A new "no-scalpel" technique for performing vasectomies has been introduced by the Association for Voluntary Surgical Contraception in hopes that it will make the sterilization procedure more attractive to men.
According to Dr. Marc Goldstein, the new procedure dispenses with the usual 1 1/2 -inch incision into the scrotum. Instead, the doctor uses his fingers to find the tube that carries male sperm, the vas deferens, within the scrotum. Once it is found, he makes a tiny puncture and pulls part of the tube out to tie it, cut it or cauterize it to prevent sperm flow.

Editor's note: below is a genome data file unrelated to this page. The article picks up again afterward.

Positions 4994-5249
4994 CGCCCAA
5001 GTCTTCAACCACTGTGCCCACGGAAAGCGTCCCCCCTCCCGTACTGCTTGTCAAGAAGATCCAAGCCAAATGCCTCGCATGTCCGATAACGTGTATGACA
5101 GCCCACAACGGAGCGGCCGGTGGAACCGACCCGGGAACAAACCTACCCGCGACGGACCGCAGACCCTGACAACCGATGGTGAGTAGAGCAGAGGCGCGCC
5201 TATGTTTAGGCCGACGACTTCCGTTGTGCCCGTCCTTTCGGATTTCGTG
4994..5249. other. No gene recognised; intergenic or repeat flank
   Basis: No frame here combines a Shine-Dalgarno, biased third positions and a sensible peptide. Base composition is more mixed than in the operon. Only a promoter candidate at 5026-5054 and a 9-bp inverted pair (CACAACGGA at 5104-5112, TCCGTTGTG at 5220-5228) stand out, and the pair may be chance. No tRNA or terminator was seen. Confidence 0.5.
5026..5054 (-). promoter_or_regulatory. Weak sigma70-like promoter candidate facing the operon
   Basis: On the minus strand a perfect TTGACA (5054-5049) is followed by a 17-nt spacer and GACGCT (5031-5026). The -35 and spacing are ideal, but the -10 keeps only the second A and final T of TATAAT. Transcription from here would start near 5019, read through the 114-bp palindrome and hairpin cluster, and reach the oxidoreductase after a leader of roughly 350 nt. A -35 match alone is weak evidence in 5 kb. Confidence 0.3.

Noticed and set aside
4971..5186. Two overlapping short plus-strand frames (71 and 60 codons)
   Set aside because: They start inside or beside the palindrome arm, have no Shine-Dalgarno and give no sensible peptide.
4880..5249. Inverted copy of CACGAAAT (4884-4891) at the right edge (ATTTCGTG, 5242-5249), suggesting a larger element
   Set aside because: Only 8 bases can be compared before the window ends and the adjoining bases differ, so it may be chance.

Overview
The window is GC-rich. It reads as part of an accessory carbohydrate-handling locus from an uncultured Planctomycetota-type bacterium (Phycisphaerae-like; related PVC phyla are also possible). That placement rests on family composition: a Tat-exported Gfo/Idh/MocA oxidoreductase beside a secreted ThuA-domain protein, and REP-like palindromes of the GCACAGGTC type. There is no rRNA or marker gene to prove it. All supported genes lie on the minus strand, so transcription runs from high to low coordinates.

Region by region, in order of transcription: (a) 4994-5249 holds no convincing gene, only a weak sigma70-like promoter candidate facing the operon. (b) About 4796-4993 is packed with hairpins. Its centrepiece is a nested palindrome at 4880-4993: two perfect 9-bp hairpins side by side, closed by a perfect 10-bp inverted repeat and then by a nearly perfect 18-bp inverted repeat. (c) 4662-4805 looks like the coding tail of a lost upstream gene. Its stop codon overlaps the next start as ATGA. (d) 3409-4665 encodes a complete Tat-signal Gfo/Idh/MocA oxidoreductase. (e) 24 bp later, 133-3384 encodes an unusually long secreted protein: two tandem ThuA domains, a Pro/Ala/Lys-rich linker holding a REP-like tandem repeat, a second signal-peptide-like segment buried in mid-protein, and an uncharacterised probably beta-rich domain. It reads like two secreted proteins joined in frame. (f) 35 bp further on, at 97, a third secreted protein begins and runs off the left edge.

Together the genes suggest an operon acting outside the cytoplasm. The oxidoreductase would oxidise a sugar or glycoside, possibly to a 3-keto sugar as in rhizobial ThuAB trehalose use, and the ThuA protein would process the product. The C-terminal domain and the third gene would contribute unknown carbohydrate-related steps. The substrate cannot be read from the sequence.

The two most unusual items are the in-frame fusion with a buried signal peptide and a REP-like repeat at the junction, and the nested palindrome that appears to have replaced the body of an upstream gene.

Though the technique is somewhat more difficult, a report in American Medical News said, it takes less time and reduces the patient's exposure to side effects such as infection.
In 1987, some 640,000 women had tubal ligations while only about 336,000 men had vasectomies. Male sterilization is regarded by doctors as safer, quicker, cheaper and easier to reverse than the female procedure.